Devon Dick

Abstract

This article considers the role of the Maroons in Jamaican history. Mindful that, today, Jamaica still experiences tension between the descendants of the Maroons and of Paul Bogle, this article examines the historical roots of this tension and suggests that there is scope for healing across both parties. Regardless of the present-day implications of these historical debates, however, the article is essentially an historical investigation that seeks to uncover what actually happened and what were the dominant motivations of the key players.

Vannessa Ventures Ltd v. The Bolivarian Republic of Venezuela

ICSID Case No. ARB(AF)/04/6, Award, 16 January 2013 (Vaughan Lowe, Charles N. Brower, Brigitte Stern)

Andrew Mitchell, James Munro and Devon Whittle

William Devon Burghart

Abstract

In his Histories, Polybius compares the descent of the rule of King Philip v of Macedon to tyranny to Plato’s description from the Republic of a man transforming into a werewolf. Such imagery is unique in classical Greek historiography, and exemplifies Polybius’ reliance on the idea of men acting like animals to describe when individuals or groups lose self-restraint, an idea found in Plato’s Republic. Plato uses θηριώδης to describe the ‘base desires’ of the soul that must be constrained by reason otherwise the individual will resort to crime or political revolution to satiate them. Polybius employs ἀποθηριόω in situations when individuals or groups lose part or all of their self-control, which results in self-destruction. The parallels in language and ideas indicate that Polybius’ idea of humans acting like animals derives from Plato. Recognizing this intellectual origin provides readers with a better understanding of the universal lessons of the Histories.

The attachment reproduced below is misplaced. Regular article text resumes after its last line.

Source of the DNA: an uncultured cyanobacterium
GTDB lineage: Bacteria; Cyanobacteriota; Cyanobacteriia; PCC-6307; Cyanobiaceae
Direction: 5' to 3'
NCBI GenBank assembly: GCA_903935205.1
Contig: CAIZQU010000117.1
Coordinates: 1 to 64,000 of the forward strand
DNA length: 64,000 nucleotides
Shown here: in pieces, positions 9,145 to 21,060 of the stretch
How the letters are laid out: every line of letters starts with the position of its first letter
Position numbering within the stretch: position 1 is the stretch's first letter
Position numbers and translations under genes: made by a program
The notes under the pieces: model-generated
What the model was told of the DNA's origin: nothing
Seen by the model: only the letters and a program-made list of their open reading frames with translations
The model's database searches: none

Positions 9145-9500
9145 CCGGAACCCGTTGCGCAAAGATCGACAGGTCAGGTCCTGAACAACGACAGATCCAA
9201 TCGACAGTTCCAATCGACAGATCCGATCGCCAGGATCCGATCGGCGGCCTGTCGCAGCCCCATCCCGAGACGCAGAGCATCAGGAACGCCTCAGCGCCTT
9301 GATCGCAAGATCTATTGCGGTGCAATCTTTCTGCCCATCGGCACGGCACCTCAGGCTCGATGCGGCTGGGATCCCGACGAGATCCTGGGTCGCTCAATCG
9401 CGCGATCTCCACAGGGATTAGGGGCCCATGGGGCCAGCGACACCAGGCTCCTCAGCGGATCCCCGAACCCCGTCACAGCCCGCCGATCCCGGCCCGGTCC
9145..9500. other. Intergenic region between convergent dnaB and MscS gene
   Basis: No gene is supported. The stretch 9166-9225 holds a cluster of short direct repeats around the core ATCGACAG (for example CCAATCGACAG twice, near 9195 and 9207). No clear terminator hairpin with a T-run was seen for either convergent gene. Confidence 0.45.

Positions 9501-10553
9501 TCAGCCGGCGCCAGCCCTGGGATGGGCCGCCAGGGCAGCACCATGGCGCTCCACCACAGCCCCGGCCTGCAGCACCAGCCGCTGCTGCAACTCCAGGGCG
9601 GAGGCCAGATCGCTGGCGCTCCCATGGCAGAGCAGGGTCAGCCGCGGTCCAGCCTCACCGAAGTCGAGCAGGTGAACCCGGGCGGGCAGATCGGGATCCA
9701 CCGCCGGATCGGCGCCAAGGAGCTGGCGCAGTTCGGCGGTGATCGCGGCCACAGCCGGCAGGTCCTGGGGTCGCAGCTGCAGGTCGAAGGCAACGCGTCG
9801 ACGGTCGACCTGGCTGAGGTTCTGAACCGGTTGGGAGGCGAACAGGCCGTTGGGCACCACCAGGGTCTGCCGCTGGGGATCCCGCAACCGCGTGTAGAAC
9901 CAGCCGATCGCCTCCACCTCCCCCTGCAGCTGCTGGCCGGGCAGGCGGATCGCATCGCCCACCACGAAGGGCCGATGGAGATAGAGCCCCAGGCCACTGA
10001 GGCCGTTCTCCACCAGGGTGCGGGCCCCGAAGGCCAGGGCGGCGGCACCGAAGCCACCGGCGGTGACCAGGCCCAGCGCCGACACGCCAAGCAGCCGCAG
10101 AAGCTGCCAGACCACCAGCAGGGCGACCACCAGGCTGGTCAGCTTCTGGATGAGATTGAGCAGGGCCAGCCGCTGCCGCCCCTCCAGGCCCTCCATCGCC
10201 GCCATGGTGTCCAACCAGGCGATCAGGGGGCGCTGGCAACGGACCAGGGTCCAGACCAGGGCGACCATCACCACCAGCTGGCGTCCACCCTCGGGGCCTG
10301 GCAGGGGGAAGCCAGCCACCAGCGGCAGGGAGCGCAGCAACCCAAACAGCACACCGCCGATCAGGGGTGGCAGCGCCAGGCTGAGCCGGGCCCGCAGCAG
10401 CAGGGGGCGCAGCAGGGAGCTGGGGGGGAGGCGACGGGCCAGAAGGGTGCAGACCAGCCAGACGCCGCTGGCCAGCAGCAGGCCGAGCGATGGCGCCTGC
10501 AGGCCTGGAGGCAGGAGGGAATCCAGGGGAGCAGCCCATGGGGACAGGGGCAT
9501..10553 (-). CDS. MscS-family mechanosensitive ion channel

Ann, Danita, Devon, Julie, Lynn and Shelley